Can someone give Mr. Robot a lamp?

from the trailer for season 4 of The Americans Current great television dramas are dark. We don’t just mean in terms of content, like Mr. Robot or the extremely tense The Americans. They are, literally, dark. Vulture‘s Kathryn VanArendonk wrote a great column about this phenomenon and how this impacts our perception of the shows. … Continue reading “Can someone give Mr. Robot a lamp?”

from the trailer for season 4 of The Americans

Current great television dramas are dark. We don’t just mean in terms of content, like Mr. Robot or the extremely tense The Americans. They are, literally, dark.

Vulture‘s Kathryn VanArendonk wrote a great column about this phenomenon and how this impacts our perception of the shows. VanArendonk compares Halt and Catch Fire and Silicon Valley: both shows are set in the same sunny California region, but because Halt and Catch Fire looks constantly gloomier even in daytime, it registers as a more serious show. This problem compounds itself. We associate bright colors with comedy, and so dramas are rarely brightly colored anymore. Compare this with Mad Men even a few years ago – or any of the USA Network’s former crime shows with extremely bright skies.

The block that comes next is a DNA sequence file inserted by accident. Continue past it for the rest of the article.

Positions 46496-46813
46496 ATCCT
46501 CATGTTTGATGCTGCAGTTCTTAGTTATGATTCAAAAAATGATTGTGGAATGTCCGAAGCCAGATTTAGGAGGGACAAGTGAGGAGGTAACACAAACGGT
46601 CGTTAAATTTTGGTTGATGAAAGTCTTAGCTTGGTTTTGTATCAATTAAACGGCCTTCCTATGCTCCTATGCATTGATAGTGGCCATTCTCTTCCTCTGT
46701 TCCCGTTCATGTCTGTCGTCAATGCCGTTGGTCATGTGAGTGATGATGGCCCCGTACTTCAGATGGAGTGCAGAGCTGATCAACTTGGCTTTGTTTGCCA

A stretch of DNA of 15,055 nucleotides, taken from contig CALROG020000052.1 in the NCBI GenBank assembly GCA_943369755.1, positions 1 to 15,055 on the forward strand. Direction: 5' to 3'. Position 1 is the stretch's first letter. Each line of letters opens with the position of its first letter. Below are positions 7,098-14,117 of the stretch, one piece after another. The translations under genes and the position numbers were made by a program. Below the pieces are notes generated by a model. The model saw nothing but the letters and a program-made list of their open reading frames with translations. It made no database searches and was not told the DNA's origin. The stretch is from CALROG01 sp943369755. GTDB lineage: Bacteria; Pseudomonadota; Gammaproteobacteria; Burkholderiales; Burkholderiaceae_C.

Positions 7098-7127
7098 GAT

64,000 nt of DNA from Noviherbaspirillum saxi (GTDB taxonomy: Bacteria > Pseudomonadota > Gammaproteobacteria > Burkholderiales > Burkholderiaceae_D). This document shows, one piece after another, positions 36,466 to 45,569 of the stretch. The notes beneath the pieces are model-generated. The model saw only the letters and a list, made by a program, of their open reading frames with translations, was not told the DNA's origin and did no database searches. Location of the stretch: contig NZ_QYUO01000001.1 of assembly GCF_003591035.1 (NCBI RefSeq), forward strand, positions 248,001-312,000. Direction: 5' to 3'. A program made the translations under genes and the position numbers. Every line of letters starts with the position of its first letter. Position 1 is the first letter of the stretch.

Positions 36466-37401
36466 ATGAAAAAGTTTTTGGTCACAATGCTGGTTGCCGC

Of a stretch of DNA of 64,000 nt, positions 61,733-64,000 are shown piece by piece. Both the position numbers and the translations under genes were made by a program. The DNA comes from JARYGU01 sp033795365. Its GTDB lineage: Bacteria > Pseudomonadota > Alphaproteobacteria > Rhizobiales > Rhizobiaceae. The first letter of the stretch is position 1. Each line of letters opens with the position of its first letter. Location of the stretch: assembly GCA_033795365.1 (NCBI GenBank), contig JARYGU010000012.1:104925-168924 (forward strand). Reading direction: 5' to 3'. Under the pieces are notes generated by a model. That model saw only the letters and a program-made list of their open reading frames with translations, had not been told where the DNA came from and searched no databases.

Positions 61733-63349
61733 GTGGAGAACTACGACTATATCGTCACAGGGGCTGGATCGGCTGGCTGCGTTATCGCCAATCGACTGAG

This seems like a problem from the same well as the orange-and-teal color correction of blockbuster movies. Audiences want dramas and comedies, and the presentation of those genres becomes polarized and exaggerated.